Despite Big Fluctuations, Wholesale Market on a ‘Positive Roll'
Despite what he called the most volatile market he has seen in 28 years, the vice president and managing editor of Black Book says the used-vehicle market is “not distressed.”
In his most recent “Beggs on the Market” video report, Ricky Beggs noted that big swings up, as well as big drops have taken place in many used-vehicle segments. Black Book made value updates to 10,036 unique vehicles in a single day. But almost 95 percent of those adjustments were increases in value, with a strong $253 average increase. That proves the market is far from being distressed, he said.
“I am glad we have had another busy week and also, one where the market is on a positive roll,” he said.
Seven of the 10 car segments were up the past week. Six of them were up for the first time in at least the previous six weeks. Eleven of the 14 truck segments that Black Book tracks showed positive movements. And the overall truck market only declined one week since Jan. 16, Beggs noted.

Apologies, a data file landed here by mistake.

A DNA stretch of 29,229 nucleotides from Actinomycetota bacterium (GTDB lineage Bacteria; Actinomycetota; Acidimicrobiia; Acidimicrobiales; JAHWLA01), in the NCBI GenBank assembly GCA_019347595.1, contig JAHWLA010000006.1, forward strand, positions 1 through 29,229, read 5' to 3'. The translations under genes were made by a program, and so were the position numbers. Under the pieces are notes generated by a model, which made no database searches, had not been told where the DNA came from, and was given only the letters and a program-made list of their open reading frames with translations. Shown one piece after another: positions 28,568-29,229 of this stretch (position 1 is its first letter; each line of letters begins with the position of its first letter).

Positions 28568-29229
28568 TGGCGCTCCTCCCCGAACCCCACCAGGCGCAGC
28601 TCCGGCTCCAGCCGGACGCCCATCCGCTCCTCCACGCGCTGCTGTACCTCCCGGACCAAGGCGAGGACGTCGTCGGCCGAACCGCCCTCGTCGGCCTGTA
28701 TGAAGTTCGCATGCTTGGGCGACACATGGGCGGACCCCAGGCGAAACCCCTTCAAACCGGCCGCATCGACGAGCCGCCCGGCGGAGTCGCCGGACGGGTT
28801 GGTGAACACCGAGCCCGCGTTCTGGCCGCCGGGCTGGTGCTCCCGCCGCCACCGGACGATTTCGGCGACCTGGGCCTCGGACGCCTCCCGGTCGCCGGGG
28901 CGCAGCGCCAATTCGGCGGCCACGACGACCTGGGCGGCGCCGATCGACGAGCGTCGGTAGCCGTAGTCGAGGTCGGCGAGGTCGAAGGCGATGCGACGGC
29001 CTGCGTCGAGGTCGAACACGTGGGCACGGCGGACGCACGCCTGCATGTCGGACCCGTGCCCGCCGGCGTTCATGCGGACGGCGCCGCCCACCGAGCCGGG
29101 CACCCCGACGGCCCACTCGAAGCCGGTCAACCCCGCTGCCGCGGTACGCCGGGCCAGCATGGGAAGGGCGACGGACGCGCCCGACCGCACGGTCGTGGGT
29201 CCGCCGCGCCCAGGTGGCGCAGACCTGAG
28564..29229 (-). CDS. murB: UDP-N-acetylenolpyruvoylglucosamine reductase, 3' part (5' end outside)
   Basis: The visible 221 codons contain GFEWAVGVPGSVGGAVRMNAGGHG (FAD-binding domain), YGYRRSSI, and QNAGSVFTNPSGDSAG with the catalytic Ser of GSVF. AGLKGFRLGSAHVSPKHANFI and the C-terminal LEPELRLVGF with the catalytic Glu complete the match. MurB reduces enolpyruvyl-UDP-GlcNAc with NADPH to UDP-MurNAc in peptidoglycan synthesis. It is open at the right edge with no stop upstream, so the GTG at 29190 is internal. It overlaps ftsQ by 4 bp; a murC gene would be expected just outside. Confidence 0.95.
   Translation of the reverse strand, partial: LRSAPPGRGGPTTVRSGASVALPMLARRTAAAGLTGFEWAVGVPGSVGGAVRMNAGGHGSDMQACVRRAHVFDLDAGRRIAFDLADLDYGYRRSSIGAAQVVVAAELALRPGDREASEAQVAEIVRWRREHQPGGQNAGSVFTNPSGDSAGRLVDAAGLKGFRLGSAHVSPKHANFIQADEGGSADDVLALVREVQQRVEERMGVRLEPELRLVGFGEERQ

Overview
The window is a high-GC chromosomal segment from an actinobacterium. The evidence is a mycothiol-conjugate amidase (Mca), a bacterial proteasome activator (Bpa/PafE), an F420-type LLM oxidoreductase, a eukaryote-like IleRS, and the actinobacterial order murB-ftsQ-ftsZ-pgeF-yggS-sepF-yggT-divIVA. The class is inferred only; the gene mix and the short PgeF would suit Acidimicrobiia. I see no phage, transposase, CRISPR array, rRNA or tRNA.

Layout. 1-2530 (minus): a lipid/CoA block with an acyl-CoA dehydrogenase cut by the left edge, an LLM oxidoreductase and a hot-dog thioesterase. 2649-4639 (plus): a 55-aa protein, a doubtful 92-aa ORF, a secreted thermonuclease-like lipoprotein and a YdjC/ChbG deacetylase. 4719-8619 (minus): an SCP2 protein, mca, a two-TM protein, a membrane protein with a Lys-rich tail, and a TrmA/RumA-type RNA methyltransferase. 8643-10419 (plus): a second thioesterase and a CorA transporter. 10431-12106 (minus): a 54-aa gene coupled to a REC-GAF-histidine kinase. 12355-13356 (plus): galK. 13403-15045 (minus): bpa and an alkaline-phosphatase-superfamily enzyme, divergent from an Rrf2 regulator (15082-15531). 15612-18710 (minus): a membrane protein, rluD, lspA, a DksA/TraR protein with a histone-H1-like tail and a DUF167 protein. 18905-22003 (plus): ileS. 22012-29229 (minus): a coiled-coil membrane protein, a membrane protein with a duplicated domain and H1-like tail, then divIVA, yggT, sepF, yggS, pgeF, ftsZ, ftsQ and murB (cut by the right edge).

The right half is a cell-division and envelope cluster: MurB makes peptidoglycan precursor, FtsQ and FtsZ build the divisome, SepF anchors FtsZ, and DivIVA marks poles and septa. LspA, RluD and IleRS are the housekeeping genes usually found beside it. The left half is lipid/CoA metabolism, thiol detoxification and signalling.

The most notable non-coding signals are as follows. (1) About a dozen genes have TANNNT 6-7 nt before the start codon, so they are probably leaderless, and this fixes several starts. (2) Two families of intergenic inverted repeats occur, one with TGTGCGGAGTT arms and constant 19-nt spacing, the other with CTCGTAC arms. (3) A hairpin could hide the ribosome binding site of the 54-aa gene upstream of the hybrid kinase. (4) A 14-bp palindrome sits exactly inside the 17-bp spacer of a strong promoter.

Offering some more positive news about the wholesale market, Beggs said auction volumes continue to be much smaller than the auction operators would like. “But at least the sales percentages are much greater than could be expected,” Beggs stated.
And the only negative news was largely due to economic conditions, he said. This past week, two of the three truck segments that did fall in value—full-size vans and full-size wagons—are in the middle of a six-week downturn due largely to outside economic conditions, he added.
“With full-size vans and full-size wagons being players in more of the commercial- and work-oriented markets, this trend is reflective of the tough economy and especially those of the service and delivery businesses,” Beggs commented.
“Recently talking to a small business operator—a true ‘Joe the plumber’—he told me he is currently operating only four of his eight service vehicles,” Beggs noted. “In a normal economy he might be at the point of replacing a couple of these service vans, which would make these segments trend much differently.”